Q&A with John Bercow

We speak to the Speaker of the House of Commons and chancellor of the University of Bedfordshire

April 10, 2014

Source: Rex

John Bercow has been Speaker of the House of Commons since 2009. The MP for Buckingham, who was originally elected to Parliament as a Conservative, was recently named the new chancellor of the University of Bedfordshire.

Where and when were you born?
I was born at Edgware General Hospital on 19 January 1963. Apparently it was one of the coldest winters on record but a) I have no recollection of that cold and b) I am confident that my birth and the extreme cold were not causally linked.

How has this shaped you?
Being a teenager at school in Finchley in the 1970s definitely had its impact. It was the Winter of Discontent in 1978-79 that sparked my interest in politics and I rather rebelled against what seemed to be a majority of teachers with left-of-centre views.

Academics fight almost as much as politicians. Is that where the similarities end?
I suggest that both politicians and academics promote principles and exchange ideas. Traditionally, I have thought that we politicians tend to repeat our views as articles of faith whereas academics are engaged in a dispassionate search after truth, ready to shift their stance if the evidence tells them that they must. At any rate, that has been my theory, although some of your readers may think it amusingly romantic.

Do policymakers listen to academics enough and vice versa?
Yes, I think they do – but there is always room for improvement. Parliament must never be a production line in a sausage-making factory. We should always be prepared to review what we have done and to learn lessons from it. In such reviews, the judgements of academics, among others, should feature.

You studied government at university. Is it a concern that there are so few scientist politicians?
While there is only one former research scientist in the Commons, it is important not to forget the role of the House of Lords in the legislative process. No longer is the Upper Chamber the stamping ground of those who simply inherit their seat, but a dynamic scrutinising body that boasts prominent scientists among its number, including Lord Winston and Sir Leslie Turnberg.

Have you had a eureka moment?
Yes, my trip to the Thai/Burma border in April 2004 inspired a continuing passion for the people of Burma and their struggle for democracy. It also sparked an ongoing interest in the fight for human rights and justice around the world.

What advice would you give to your younger self?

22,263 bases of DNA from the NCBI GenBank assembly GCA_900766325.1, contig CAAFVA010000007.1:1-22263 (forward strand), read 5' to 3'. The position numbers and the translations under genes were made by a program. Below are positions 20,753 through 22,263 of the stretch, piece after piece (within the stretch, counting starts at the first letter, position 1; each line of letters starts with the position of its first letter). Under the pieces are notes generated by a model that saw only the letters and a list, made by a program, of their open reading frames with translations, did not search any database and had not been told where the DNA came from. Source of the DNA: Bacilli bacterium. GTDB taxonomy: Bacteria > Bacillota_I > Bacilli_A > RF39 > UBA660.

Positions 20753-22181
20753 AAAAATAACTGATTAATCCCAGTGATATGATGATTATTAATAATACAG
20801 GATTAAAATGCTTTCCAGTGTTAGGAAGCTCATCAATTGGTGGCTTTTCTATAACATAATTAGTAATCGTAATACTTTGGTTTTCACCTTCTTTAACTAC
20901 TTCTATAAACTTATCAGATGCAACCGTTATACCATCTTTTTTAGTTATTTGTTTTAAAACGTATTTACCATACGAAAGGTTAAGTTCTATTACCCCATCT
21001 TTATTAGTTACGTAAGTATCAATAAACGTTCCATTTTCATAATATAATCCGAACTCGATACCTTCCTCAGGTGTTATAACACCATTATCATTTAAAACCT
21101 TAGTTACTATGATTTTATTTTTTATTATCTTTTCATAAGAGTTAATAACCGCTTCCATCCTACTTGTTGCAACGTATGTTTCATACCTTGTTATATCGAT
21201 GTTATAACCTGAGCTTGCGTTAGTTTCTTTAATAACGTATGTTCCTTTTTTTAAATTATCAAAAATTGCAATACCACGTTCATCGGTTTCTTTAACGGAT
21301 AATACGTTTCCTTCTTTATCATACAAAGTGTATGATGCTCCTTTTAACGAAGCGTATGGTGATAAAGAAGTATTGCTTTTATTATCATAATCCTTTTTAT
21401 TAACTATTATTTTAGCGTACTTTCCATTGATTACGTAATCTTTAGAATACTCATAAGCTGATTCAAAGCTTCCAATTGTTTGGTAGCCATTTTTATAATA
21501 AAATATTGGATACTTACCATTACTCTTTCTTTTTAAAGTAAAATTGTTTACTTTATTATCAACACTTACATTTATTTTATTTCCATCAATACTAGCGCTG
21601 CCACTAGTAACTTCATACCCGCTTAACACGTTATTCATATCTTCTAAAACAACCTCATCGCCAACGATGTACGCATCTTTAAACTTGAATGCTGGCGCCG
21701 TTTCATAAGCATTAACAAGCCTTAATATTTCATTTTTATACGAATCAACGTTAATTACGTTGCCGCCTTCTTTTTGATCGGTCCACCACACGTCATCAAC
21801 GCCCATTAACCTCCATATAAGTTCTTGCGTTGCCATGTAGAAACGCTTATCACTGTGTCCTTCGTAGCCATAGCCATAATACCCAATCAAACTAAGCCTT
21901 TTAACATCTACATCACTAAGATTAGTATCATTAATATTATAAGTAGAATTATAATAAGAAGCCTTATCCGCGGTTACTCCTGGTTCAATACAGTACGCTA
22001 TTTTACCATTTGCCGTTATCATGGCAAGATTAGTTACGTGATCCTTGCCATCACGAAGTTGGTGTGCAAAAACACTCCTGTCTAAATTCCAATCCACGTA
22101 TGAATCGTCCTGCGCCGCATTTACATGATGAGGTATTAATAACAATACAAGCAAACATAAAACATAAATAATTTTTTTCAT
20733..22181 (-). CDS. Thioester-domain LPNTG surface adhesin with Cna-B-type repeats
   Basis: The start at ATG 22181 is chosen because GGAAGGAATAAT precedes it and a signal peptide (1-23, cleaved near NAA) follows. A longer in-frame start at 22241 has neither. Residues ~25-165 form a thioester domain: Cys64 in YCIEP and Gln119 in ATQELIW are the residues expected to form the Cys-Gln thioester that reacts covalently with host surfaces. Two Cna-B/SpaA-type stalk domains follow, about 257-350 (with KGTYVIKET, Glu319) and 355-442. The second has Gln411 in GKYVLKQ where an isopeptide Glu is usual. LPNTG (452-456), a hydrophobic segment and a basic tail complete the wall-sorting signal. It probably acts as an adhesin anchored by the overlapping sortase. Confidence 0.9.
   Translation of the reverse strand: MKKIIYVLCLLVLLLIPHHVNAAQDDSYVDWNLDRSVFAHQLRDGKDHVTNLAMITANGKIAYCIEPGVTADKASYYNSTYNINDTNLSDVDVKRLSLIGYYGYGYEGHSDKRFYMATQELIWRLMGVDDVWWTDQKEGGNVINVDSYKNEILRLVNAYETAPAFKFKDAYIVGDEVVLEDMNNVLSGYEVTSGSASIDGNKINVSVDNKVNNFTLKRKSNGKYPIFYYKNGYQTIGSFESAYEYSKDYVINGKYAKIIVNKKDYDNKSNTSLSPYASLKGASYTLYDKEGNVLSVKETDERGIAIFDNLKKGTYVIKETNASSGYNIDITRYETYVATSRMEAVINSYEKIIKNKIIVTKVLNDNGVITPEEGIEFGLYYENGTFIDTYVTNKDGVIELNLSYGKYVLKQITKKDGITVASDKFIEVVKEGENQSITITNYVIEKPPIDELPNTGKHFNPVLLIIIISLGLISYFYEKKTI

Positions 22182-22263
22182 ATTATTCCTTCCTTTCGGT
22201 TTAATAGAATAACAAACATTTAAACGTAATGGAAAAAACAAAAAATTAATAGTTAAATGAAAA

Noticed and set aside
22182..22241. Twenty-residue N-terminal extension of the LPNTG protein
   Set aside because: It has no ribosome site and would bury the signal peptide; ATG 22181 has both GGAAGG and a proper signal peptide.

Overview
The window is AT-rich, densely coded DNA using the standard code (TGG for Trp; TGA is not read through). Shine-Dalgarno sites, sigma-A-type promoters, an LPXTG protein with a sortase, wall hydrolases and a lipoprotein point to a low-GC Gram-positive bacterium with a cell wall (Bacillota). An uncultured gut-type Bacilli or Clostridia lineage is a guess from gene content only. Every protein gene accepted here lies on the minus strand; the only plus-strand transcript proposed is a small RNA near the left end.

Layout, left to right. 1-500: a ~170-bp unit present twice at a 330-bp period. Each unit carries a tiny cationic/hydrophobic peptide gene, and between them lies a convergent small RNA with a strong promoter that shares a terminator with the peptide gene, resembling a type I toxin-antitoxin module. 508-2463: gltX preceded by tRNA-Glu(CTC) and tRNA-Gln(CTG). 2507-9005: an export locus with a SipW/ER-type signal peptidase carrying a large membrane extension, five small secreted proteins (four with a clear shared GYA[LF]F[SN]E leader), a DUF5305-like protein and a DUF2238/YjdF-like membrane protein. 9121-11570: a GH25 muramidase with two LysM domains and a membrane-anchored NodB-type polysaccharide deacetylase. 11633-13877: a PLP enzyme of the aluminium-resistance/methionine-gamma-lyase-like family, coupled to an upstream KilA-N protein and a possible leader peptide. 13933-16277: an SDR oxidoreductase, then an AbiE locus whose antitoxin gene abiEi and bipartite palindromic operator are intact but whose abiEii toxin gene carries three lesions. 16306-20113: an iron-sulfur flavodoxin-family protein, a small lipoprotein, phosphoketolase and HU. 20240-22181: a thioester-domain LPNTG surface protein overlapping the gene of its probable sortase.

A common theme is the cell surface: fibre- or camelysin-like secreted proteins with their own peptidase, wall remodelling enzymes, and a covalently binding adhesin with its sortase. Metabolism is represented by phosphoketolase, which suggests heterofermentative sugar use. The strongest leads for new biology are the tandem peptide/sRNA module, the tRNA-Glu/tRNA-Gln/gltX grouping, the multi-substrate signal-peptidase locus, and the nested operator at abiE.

Become better educated, explore arguments more fully and don’t be frightened by the idea that not everything is black and white in life, as there are many shades of grey.

Tell us about someone you’ve always admired.
The passing of Tony Benn has been a profound reminder of the impact he has had on the British polity over the course of half a century. Although I often disagreed with Tony, he was a man of principle, integrity and compassion, as well as being one of the finest communicators I have ever heard. These are qualities you cannot help but admire.

Do you ever forget yourself and shout “order” when your family or friends are arguing?
I have occasionally done so to my children!

What are the best and worst things about your job?
Clichéd though it may be, there is nothing I dislike about my job. It is occasionally challenging but always stimulating; I cannot think of a job I would rather have.

What keeps you awake at night?
When I first took up the role of Speaker, the sound of Big Ben chiming every 15 minutes caused a little disruption to my sleeping pattern for a couple of days – but after four years spent living within such close proximity to the bell, I have well and truly adjusted to the melodic clanging.

As a child, what did you want to do when you grew up?
Tennis was always my passion as a child. I started playing and watching the game at the age of eight and played as a junior until my late teens. My ambition as a child was to play professionally. Alas, I was not good enough and my career went down a different path.

What do you do for fun?
I remain infatuated with tennis, whether it be playing for recreation or watching the game being played. I am also a season ticket holder at Emirates Stadium and I enjoy watching Arsenal home matches with my elder son, who is also a fan.

What is your biggest regret?
My biggest regret is that I neither did a PhD when I had the chance to do so nor qualified for the Bar, which I considered in the mid-1980s but abandoned. I was much preoccupied at the time with the immediacy of the political battle and the need to earn a salary, but I could and should have taken a longer view.

What is an undergraduate degree worth?
Irrespective of academic discipline, an undergraduate degree has great value. It nurtures a student’s curiosity and affords the opportunity to explore issues of interest in depth, with the support of professionals. But away from academia, an undergraduate degree teaches skills that we retain for life.

john.elmes@tsleducation.com

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